Do you like exclamation marks?
Listen to a radio interview about the exclamation mark.
Did you know that the exclamation mark didn’t become a standard feature on keyboards until the 1960s?
Traditional uses of the exclamation mark
For years its usage was fairly standard and we used exclamation marks for:
Urgent commands (Run!)
Expressing emotions (We won!)
Irony (‘How nice!’ she said when I told her I was working over the Christmas break.)
Exclamation marks now used to express emotion
Yet over the last decade, the exclamation mark appears to be morphing from an expression of strong emotion to a statement of friendliness. Or in the case of spammers, to add urgency to subject lines!
However, its bad reputation as a sign of sloppy writing remains. Take these quotes:
‘So far as good writing goes, the use of the exclamation mark is a sign of failure. It is the literary equivalent of a man holding up a card reading “laughter” to a studio audience.’
Miles Kingston, Punch
‘Except in poetry the exclamation mark should be used sparingly. Excessive use of exclamation marks in expository prose is a sure sign of an unpractised writer or of one who wants to add a spurious dash of sensation to something unsensational.’
Fowler’s Modern English Usage
The use of an exclamation mark to express irony seems to be dying. A more common usage is several exclamation marks in a row to express sarcasm, and some writers now express irony through emoticons, such as a smiley face or a wink.
Exclamation marks used more in informal than formal writing
The use of exclamation marks in emails is growing. Many writers who responded to my e-newsletter piece on emails, admitted to using exclamation marks in emails, though some said they tried to limit the number they used and would often delete some before pressing ‘send’.
In an article in the Guardian (‘The Joy of Exclamation Marks!’), Stuart Jeffries quotes David Shipley and Will Schwalbe, who defend exclamation marks in their book, Send: The Essential Guide to Email for Office and Home.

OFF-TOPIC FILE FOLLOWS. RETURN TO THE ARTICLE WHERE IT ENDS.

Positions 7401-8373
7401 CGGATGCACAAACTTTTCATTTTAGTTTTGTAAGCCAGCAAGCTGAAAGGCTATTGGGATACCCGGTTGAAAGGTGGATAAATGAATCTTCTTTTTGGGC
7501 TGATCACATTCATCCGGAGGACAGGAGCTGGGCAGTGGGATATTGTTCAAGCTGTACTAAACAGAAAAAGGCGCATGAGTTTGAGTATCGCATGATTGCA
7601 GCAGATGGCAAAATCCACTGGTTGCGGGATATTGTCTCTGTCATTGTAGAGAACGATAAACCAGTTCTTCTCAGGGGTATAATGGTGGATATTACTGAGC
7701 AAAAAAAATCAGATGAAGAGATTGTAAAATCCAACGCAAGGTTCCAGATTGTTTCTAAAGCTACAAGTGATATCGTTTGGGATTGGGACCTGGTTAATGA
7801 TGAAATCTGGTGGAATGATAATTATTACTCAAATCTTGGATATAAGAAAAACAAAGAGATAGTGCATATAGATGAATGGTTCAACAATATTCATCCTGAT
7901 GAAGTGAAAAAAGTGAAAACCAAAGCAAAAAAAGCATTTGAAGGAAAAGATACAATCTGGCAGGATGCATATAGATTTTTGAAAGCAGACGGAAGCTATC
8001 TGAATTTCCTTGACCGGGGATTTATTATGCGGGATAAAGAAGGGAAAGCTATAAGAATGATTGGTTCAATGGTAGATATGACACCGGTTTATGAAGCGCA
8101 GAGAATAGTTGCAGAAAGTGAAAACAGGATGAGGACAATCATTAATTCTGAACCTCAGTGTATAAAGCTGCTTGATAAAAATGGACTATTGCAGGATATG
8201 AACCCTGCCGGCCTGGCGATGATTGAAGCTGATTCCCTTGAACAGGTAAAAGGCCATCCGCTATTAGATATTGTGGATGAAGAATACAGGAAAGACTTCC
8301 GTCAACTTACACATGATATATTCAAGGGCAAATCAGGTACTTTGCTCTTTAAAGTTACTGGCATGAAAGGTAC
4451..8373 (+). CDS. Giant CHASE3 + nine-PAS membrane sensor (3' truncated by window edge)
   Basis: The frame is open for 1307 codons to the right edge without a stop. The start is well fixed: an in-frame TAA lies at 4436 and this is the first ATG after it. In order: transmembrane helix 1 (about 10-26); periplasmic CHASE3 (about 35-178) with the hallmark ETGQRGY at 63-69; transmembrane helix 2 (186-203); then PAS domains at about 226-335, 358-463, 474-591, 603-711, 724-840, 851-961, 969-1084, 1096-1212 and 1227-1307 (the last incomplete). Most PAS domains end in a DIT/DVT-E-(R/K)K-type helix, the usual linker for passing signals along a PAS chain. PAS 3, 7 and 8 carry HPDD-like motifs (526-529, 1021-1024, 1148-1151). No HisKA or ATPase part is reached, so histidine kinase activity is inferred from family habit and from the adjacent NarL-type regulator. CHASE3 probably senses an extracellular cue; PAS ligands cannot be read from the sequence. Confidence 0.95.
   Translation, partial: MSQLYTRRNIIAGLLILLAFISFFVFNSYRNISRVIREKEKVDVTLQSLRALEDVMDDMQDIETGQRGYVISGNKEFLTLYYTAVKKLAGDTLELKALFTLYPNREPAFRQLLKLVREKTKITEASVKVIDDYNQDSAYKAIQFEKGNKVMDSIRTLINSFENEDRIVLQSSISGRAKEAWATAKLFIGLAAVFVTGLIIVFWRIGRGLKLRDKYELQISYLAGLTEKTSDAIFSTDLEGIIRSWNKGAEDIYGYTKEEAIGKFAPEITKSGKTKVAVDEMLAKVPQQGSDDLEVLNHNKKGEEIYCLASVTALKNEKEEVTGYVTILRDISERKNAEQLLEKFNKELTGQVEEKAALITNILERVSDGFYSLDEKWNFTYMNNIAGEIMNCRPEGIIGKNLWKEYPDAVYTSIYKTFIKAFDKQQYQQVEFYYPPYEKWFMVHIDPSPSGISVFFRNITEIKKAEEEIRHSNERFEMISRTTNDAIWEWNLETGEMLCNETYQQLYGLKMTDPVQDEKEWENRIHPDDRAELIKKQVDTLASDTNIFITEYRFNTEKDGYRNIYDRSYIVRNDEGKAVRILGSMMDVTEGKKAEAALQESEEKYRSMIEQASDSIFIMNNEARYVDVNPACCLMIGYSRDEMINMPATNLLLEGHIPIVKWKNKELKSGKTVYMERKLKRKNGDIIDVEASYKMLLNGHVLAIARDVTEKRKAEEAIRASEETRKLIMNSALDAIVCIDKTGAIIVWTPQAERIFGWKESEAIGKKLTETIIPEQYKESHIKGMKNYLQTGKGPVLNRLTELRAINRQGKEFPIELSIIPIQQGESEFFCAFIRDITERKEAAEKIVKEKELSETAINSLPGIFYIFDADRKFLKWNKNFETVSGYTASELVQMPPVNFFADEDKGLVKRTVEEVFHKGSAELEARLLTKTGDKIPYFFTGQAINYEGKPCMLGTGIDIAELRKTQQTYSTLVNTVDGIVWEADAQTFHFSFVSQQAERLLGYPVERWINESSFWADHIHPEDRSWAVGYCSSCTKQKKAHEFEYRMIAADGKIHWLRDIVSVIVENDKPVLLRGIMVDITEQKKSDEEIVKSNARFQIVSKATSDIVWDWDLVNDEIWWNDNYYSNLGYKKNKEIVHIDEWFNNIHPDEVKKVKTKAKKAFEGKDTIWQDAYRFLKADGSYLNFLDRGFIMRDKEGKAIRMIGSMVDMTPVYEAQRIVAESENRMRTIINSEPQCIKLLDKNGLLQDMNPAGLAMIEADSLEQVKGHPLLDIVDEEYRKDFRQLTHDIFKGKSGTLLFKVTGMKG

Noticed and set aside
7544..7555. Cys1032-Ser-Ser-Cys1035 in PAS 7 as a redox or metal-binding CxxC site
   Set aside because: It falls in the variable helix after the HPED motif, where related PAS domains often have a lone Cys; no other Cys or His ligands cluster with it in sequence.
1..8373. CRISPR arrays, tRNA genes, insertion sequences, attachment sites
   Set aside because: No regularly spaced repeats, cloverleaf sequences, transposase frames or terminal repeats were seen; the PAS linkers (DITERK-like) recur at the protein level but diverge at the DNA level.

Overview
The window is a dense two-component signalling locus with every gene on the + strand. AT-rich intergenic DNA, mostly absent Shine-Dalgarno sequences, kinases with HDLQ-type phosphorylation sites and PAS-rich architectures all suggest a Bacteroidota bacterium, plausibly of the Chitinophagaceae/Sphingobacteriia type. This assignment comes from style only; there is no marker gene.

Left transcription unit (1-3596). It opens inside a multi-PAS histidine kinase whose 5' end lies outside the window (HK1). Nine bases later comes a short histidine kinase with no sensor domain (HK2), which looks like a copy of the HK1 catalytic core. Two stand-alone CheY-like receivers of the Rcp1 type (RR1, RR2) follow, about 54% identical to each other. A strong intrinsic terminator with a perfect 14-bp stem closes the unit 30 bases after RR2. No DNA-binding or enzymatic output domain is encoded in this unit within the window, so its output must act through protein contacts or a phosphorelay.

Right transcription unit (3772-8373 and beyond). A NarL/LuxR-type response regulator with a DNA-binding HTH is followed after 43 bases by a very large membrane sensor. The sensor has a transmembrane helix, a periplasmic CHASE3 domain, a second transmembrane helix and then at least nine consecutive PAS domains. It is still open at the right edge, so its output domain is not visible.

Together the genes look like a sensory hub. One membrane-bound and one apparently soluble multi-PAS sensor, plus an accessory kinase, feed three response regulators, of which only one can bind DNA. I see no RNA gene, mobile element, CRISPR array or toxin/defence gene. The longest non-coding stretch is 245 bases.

Shipley and Schwalbe state that ‘I’ll see you at the conference’ is a simple statement of fact, whereas ‘I’ll see you at the conference!’ lets your readers know you’re pleased and excited about the event. The authors also state that email has a ‘dulling quality that almost necessitates kicking everything up a notch just to bring it to where it would normally be’.
Jeffries also quotes research by Carol Waseleski (‘Gender and the Use of Exclamation Points in Computer-Mediated Communication’), who found that women use more exclamation marks than men. Ouch! Or is that a good thing if exclamation marks increase friendliness?
I don’t use exclamation marks in formal writing, but I do in emails and texts. When I think about why I use them in emails, it’s often because I’m writing in haste and exclamation marks are a short-cut (lazy?) way of attaching some emotion (not just friendliness) to my words. Sometimes an exclamation mark seems to soften a statement or give my writing a bit more oomph.
Yes, I could write without them, but they are handy.
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